Barbs and Backlashes

Calamus Carp Die-Off by whitetips
August 26, 2010, 1:06 pm
Filed under: Fishing | Tags: , , ,

I have been in the office for just a little while today and so far I can tell you by far the “topic of the day” is the ongoing die-off of common carp at Calamus Reservoir.  I have answered several e-mails and phone calls on the topic already.  So, let me tell you what we do know and what we do not know.

We have a bunch of dead carp at Calamus.  I do not know of any estimates of the actual numbers of dead carp, but as you can see from the shoreline above, it looks like “a bunch”.  Apparently it is mostly carp that are dying, and this event has been occurring for the past few days.  There are carp on shorelines that have been dead for some time as well as carp that are stressed and dying right now.  Anytime a fish die-off is comprised of mostly a single species of fish, some type of disease is a prime suspect as the cause.  There are at least a couple of diseases that are known to infect primarily carp, but at this time we do not know for sure what is causing this die-off.

It can be difficult to determine the exact cause of fish kills.  Often by the time we find out there is a problem, the fish have been dead for some time and it may be impossible to determine the cause.  When diseases are suspected it is extremely important to collect samples from fish that are distressed, dying, but still not dead.  Once the fish die, it is very difficult to detect the disease that might have caused their demise.

We have collected the samples needed from distressed carp at Calamus.  There are not a ton of fish disease experts in the country, and we cannot conduct the needed tests ourselves. So, those samples have been shipped off to a fish disease lab in the state of Washington.  We should have some results back in the next few days.

One of the diseases that has been documented to cause die-offs of carp is called koi herpes virus (koi are actually nothing more than very colorful common carp).  At this time we do not know if koi herpes virus is the cause of the Calamus carp kill.  Maybe it is, and then again maybe not.  That is why we have sent samples off for testing.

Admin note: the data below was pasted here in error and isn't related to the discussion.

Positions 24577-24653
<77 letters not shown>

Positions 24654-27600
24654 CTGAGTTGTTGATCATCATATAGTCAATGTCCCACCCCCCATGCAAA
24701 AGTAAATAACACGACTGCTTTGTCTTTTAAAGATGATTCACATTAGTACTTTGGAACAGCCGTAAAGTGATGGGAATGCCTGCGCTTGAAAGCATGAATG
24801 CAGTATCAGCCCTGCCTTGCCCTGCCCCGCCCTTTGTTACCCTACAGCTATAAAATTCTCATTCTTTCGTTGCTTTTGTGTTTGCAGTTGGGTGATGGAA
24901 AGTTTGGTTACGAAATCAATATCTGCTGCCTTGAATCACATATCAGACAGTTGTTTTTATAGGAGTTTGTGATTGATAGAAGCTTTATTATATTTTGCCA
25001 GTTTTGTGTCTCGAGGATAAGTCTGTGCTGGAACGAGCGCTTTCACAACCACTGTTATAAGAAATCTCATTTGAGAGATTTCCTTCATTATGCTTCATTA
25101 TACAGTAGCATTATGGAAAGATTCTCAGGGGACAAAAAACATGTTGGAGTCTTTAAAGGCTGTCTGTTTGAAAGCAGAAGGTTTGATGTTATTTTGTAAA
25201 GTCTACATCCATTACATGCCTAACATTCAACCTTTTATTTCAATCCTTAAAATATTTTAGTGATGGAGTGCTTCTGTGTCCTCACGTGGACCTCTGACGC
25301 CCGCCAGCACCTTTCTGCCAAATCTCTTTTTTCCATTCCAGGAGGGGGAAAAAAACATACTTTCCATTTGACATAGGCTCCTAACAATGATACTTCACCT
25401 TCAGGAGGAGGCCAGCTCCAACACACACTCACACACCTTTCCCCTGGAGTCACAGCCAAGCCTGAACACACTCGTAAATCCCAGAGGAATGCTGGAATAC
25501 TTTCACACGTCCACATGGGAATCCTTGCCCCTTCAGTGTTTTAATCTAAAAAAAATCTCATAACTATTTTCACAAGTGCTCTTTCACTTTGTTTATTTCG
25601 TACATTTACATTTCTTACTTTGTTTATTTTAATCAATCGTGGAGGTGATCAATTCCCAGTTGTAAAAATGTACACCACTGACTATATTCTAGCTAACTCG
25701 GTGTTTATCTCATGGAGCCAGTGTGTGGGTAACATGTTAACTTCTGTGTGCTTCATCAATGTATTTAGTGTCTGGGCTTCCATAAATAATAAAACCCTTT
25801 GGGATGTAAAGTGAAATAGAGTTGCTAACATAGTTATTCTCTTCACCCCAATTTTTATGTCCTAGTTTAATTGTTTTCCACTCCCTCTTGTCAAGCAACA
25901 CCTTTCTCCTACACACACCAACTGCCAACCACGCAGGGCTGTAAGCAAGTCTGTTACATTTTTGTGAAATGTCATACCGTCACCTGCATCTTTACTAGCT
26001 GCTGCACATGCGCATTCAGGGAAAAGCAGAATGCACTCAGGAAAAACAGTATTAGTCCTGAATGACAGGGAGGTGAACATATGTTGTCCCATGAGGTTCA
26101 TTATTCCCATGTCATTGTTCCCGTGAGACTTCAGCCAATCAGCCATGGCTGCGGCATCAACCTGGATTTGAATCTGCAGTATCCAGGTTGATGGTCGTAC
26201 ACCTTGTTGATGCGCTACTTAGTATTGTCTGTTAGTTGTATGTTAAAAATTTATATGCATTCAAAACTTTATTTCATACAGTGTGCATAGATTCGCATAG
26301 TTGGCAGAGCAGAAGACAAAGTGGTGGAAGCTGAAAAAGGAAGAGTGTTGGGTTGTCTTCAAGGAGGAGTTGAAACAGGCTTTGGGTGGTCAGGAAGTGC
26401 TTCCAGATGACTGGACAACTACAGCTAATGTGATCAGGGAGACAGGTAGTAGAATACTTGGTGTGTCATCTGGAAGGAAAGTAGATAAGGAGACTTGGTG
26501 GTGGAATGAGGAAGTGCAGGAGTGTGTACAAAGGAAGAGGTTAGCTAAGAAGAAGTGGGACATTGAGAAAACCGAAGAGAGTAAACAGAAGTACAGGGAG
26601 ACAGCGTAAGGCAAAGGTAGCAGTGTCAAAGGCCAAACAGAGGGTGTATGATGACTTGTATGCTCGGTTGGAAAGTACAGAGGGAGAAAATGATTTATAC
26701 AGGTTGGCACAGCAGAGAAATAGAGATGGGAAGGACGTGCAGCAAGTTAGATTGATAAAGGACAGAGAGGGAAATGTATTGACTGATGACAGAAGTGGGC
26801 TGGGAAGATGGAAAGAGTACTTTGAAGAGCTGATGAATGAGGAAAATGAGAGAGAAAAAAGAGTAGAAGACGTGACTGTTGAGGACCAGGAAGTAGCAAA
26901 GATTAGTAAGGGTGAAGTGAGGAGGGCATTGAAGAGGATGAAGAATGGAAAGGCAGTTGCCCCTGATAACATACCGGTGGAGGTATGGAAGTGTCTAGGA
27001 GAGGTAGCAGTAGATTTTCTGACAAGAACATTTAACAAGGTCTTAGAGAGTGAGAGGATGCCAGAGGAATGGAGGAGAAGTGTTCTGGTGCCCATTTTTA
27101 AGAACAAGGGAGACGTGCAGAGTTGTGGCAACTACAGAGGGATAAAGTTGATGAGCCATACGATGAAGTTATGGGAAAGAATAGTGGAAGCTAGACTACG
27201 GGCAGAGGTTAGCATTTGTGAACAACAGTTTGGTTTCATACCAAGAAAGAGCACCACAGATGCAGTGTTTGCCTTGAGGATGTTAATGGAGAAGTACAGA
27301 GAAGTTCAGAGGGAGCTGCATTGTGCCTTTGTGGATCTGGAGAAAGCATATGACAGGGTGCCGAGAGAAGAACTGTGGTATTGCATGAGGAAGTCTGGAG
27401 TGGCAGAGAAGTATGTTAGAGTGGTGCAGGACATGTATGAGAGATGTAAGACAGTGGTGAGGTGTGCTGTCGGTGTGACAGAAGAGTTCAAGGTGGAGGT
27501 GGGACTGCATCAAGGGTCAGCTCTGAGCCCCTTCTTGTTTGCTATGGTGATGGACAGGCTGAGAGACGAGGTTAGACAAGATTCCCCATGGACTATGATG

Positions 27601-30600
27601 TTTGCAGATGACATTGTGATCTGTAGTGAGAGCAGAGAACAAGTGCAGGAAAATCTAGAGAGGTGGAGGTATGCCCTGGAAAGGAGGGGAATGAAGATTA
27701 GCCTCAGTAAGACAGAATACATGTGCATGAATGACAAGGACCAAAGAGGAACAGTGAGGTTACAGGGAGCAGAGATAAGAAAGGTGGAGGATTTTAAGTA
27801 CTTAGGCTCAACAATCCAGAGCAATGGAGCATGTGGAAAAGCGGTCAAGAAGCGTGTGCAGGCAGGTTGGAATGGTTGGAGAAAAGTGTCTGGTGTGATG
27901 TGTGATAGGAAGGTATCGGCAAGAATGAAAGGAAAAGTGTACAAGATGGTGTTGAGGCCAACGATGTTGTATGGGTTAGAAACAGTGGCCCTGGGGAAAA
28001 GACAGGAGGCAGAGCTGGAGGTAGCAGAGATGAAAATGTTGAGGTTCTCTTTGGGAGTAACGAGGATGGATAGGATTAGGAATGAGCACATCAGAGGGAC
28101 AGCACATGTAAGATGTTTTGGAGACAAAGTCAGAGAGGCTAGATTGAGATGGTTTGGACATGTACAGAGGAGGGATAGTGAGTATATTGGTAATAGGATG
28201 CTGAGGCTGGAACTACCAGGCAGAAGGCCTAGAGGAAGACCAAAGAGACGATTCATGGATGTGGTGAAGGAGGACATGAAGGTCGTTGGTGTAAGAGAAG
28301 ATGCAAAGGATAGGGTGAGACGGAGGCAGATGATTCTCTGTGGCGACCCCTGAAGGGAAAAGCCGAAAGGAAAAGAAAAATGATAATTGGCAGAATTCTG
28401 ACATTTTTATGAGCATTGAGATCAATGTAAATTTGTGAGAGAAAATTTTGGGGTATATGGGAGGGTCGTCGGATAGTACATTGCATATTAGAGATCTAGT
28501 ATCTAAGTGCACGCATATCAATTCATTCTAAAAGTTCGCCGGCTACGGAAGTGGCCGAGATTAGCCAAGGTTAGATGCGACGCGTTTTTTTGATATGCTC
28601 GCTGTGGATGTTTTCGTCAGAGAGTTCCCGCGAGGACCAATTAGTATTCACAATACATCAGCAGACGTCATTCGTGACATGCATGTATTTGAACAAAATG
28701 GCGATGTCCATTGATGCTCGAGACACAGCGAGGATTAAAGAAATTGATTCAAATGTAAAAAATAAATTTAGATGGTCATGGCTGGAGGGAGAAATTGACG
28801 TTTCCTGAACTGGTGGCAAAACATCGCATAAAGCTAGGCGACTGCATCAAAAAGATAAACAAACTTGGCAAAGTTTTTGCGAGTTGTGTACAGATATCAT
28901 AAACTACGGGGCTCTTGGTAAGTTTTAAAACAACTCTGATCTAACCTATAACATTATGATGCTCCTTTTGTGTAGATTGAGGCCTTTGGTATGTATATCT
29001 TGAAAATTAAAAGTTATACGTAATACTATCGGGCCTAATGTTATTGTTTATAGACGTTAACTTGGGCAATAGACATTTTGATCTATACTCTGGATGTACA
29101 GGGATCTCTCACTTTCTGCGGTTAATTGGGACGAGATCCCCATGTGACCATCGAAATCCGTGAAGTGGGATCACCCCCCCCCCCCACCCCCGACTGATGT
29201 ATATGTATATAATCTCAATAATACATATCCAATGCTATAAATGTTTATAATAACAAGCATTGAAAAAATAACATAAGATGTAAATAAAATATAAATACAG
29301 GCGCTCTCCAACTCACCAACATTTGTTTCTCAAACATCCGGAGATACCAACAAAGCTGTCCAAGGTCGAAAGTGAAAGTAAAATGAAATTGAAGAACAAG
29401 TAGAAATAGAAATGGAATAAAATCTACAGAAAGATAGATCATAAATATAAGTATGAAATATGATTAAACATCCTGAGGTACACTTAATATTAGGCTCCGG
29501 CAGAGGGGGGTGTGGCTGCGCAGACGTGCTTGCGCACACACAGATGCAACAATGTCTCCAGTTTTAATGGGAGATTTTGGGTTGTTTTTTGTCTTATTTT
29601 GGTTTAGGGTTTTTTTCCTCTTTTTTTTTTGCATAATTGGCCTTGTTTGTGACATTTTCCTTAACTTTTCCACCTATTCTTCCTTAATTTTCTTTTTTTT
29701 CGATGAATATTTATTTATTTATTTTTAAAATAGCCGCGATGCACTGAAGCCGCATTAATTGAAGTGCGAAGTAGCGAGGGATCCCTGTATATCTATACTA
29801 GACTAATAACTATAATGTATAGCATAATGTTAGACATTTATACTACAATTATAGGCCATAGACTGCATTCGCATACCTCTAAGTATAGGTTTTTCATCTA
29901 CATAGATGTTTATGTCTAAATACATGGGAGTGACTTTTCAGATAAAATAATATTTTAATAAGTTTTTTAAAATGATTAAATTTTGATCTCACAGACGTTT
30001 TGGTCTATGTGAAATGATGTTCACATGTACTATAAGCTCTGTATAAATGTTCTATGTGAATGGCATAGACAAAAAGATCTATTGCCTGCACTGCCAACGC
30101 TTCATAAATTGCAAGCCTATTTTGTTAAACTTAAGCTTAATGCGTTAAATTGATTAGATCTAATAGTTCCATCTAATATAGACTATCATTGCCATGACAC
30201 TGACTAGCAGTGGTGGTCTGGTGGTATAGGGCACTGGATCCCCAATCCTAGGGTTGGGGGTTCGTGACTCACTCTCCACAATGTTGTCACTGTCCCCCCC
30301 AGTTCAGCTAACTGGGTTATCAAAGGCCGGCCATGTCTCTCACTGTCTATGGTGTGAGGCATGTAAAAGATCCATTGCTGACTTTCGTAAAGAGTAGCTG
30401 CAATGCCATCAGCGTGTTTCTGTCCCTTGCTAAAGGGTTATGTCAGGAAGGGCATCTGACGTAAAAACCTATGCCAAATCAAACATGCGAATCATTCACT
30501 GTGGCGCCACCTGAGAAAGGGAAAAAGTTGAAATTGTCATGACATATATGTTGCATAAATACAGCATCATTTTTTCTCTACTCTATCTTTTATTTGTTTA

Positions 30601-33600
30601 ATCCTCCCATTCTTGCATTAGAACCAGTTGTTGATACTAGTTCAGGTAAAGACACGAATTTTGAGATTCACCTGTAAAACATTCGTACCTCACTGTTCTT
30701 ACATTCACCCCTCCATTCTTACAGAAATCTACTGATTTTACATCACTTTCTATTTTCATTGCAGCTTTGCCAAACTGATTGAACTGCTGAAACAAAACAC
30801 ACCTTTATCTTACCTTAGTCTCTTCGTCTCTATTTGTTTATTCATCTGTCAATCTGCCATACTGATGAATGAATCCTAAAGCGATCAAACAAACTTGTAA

I am not a fish disease expert by any means, but I know the very mention of a “herpes” virus puts lots of ideas into people’s heads.  A herpes virus is nothing more than a widespread type of virus.  In fact herpes viruses cause cold sores and chicken pox and as you read this it is almost guaranteed that you are carrying some type of herpes virus.  Some herpes viruses can infect fish.  From what I have read, the koi herpes virus can cause massive die-offs of common carp and koi, but other species like goldfish and grass carp may carry the virus without experiencing any sickness or death.

Viruses can be present and not cause any problems or die-offs.  In fact the virus may be expressed only when the host becomes stressed.  There are a lot of diseases and parasites in our wild populations of fish that never show themselves unless the fish become stressed in some way.  In addition, the koi herpes virus apparently only causes die-offs of carp under very specific conditions.  Some fish can carry the virus and never suffer from it.

There are some external symptoms of koi herpes virus, but honestly those are symptoms similar to a lot of other diseases and conditions.  I know I sound like a broken record, but until we get the lab results back, we really will not know what is causing the carp die-off.

Some sick-looking carp in the Little York Point area at Calamus Reservoir.

I also know that a lot of folks are thinking “Eureka, there is a disease that kills carp; now all we have to do is inoculate every carp  population in the state!”  Unfortunately I do not believe it is that easy.  As I said fish diseases can be present in populations and never cause any die-offs.  If a die-off does occur it will rarely kill all fish in a population, and the survivors may then be resistant.  Also keep in mind that viruses have demonstrated an ability to mutate and spread.  Viruses that started off infecting only one host can mutate and infect another.  We know that some viruses that infect fish started out infecting only certain species, but over time those viruses mutated and began infecting other species of fish.  I said all of that to say this . . . there is a lot of research exploring a variety of techniques for controlling carp and other undesirable species of fish.  To this point I know of no “magic bullets” that selectively will eliminate carp or any other species of fish.  I have my doubts that any such “magic bullets” exist, but continued research will hopefully give us some more tools that can be useful in managing unwanted species of fish.

Stay tuned for the lab results and much more.

Thanks to Brett Brunken of our Calamus State Fish Hatchery for snapping the photos and sending them to me!


4 Comments so far
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Daryl Im planning on taking my grandkids up to Calamus in about three weeks, does this mean we can expect a bunch of dead carp on the banks ?

Comment by Dan Atchity

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